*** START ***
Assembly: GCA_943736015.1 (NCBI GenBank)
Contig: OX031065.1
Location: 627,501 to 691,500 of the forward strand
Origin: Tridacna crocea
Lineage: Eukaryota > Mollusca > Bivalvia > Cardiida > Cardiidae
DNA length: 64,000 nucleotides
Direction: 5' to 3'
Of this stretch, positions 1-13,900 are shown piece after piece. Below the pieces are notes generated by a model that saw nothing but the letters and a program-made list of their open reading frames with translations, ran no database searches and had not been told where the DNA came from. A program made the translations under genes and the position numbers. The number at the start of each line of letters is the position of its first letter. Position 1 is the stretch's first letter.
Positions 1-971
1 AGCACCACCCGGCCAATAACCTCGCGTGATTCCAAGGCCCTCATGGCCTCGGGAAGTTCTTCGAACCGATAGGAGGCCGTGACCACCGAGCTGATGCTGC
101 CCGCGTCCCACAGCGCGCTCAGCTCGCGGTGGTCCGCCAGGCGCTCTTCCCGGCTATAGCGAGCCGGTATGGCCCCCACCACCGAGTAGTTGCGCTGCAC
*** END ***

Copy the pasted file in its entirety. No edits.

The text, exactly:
Assembly: GCA_943736015.1 (NCBI GenBank)
Contig: OX031065.1
Location: 627,501 to 691,500 of the forward strand
Origin: Tridacna crocea
Lineage: Eukaryota > Mollusca > Bivalvia > Cardiida > Cardiidae
DNA length: 64,000 nucleotides
Direction: 5' to 3'
Of this stretch, positions 1-13,900 are shown piece after piece. Below the pieces are notes generated by a model that saw nothing but the letters and a program-made list of their open reading frames with translations, ran no database searches and had not been told where the DNA came from. A program made the translations under genes and the position numbers. The number at the start of each line of letters is the position of its first letter. Position 1 is the stretch's first letter.
Positions 1-971
1 AGCACCACCCGGCCAATAACCTCGCGTGATTCCAAGGCCCTCATGGCCTCGGGAAGTTCTTCGAACCGATAGGAGGCCGTGACCACCGAGCTGATGCTGC
101 CCGCGTCCCACAGCGCGCTCAGCTCGCGGTGGTCCGCCAGGCGCTCTTCCCGGCTATAGCGAGCCGGTATGGCCCCCACCACCGAGTAGTTGCGCTGCAC